An Epidemic of Bad Epidemiology: New at Reason
Getting Risk Right reviewed by Ronald Bailey
Eating bacon and ham four times a week could make asthma symptoms worse. Drinking hot coffee and tea may cause cancer of the esophagus. South Africa's minister of health warns that doggy-style sex is a major cause of stroke and cancer in men. And those claims are just drawn from the health headlines this week.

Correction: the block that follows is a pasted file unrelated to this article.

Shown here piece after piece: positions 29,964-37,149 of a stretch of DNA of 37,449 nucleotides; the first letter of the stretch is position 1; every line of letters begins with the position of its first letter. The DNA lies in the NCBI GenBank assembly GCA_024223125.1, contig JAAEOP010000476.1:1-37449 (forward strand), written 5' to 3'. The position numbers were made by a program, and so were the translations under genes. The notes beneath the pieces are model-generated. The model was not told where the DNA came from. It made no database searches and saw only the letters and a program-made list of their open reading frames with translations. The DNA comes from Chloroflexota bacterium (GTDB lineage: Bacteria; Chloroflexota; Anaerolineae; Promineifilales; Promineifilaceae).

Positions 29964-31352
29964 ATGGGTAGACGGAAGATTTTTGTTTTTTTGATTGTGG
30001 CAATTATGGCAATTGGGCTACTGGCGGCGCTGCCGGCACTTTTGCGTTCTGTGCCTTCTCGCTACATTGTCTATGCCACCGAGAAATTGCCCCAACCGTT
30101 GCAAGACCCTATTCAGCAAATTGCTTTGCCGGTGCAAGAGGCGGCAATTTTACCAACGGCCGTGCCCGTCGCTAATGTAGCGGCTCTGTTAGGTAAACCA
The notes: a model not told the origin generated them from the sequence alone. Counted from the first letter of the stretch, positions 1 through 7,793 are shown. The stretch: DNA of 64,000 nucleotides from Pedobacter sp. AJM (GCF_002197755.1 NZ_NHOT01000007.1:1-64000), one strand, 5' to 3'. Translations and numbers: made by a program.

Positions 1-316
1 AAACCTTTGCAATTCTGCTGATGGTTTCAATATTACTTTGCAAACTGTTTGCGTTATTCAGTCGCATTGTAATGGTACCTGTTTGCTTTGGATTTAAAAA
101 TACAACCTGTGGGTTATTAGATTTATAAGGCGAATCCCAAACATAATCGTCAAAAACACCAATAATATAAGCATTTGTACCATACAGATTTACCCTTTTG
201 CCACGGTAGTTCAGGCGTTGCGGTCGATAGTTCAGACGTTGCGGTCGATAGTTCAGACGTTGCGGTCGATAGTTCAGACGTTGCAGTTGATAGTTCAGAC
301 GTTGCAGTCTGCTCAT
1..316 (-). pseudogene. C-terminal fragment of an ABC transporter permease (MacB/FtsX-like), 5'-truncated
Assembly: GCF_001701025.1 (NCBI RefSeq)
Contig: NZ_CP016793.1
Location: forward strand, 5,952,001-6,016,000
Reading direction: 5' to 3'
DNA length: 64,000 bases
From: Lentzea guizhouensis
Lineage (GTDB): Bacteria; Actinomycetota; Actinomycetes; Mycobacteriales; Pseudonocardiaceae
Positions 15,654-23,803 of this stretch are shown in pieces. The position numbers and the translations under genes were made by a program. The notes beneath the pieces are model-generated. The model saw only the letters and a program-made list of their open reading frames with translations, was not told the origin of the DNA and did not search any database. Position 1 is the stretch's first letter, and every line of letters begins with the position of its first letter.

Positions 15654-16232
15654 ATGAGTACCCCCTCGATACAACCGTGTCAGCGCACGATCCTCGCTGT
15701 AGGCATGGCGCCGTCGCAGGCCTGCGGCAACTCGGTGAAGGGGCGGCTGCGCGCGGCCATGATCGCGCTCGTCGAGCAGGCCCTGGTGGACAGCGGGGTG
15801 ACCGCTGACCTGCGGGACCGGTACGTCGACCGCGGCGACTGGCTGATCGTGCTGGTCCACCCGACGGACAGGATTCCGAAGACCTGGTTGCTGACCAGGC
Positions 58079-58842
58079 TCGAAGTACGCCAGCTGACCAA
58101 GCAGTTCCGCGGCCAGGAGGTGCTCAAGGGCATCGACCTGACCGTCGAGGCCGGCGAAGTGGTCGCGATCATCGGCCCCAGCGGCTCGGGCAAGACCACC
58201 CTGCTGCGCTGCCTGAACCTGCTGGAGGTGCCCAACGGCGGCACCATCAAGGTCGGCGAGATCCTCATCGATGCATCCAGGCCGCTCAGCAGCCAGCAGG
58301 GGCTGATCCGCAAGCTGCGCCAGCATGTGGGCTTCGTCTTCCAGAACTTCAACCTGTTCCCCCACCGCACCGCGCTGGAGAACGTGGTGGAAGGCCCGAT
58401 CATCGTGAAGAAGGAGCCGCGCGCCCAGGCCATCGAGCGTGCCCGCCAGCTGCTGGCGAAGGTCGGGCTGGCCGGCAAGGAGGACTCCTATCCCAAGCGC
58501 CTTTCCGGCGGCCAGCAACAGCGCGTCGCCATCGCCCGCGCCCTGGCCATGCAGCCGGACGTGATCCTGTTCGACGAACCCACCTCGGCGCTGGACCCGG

The media inundate us daily with studies that seem show modern life is increasingly risky. Most of those stories must be false, given that life expectancy for American men and women respectively has risen from 71.8 and 78.8 years in 1990 to 76.3 and 81.1 years now. Apparently, we are suffering through an epidemic of bad epidemiology.
When it comes to separating the wheat of good public health research from the chaff of studies that are mediocre or just plain bad, Albert Einstein College of Medicine epidemiologist and author of the new book Getting Risk Right, Geoffrey Kabat, is a national treasure.